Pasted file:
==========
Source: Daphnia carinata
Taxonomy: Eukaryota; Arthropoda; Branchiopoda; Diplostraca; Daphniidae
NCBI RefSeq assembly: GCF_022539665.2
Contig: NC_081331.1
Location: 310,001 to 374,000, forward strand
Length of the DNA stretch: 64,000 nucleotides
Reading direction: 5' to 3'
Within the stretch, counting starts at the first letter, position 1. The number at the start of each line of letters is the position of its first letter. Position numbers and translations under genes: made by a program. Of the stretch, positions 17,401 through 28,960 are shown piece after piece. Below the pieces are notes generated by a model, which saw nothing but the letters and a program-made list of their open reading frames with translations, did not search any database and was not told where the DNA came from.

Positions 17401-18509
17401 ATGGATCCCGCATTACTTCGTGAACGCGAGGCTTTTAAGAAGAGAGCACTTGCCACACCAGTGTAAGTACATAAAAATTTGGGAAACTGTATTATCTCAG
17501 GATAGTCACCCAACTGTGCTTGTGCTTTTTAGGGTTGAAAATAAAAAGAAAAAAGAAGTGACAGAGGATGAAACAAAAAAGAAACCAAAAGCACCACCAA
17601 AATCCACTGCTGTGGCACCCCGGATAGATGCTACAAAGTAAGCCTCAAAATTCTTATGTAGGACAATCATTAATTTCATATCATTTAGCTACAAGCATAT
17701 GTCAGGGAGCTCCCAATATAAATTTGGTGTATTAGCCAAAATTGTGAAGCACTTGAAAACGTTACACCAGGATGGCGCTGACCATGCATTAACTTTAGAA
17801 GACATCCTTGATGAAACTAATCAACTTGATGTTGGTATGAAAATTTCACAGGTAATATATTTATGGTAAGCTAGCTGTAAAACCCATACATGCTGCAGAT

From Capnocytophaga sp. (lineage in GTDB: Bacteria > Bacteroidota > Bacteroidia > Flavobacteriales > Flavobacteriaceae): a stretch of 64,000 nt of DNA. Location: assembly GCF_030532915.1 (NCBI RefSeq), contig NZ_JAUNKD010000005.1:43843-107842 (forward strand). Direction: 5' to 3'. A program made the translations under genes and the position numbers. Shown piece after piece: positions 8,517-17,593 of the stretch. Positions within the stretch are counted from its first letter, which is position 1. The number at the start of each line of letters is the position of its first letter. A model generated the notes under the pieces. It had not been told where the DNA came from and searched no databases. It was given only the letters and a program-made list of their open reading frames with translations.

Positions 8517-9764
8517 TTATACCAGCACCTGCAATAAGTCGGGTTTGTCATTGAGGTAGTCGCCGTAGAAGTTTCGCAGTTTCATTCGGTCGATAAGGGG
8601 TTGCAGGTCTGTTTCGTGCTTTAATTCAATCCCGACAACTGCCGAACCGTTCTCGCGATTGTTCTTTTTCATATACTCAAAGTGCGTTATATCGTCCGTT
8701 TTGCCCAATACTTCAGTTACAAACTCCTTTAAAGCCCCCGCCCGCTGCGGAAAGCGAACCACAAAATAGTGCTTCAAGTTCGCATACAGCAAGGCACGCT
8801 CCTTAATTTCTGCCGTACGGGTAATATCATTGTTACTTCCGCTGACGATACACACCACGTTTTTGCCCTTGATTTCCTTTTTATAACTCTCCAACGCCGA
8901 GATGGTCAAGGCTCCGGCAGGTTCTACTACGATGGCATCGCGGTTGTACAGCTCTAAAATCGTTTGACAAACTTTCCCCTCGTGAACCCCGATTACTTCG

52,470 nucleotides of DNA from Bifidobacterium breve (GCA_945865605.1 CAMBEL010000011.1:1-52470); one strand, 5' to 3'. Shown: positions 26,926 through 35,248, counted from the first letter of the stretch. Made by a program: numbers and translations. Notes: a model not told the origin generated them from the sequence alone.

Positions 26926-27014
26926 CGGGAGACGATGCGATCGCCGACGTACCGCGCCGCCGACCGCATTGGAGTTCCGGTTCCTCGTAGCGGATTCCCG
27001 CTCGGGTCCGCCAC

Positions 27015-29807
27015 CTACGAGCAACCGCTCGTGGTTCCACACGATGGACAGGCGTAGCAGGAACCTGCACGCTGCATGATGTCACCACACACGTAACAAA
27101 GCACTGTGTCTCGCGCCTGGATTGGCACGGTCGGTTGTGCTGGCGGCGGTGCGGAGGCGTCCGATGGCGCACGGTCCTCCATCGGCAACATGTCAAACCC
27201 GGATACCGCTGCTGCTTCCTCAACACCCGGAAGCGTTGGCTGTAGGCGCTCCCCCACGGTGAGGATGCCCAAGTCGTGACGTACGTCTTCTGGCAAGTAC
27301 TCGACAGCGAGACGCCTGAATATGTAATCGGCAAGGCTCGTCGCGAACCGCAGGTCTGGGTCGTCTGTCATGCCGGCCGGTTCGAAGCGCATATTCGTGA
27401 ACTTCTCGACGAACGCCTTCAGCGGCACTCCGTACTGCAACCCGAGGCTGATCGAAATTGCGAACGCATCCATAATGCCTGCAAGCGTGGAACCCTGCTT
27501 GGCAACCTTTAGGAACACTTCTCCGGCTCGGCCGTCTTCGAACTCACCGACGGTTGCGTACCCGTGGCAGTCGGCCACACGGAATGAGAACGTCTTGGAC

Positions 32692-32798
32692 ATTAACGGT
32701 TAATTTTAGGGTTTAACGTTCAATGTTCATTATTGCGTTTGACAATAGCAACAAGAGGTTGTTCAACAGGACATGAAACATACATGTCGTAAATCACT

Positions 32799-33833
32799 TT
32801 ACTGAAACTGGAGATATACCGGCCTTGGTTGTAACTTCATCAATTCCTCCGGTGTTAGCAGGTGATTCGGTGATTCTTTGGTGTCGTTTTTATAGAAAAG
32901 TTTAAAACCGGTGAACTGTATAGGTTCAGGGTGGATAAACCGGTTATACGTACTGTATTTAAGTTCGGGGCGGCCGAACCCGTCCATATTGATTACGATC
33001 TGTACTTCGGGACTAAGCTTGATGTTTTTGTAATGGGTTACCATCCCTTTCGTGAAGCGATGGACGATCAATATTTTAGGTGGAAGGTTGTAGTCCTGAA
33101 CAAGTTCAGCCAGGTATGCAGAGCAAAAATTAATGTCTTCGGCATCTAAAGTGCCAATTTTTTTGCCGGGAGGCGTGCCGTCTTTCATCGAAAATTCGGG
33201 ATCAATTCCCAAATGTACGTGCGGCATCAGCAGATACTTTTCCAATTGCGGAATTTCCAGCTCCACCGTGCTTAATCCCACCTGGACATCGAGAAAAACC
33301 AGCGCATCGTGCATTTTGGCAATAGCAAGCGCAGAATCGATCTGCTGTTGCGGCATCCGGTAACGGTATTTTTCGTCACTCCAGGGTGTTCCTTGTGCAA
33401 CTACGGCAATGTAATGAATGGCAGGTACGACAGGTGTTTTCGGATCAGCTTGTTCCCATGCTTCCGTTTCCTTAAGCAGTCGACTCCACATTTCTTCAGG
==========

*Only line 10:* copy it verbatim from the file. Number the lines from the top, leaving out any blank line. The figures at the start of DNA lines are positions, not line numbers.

17401 ATGGATCCCGCATTACTTCGTGAACGCGAGGCTTTTAAGAAGAGAGCACTTGCCACACCAGTGTAAGTACATAAAAATTTGGGAAACTGTATTATCTCAG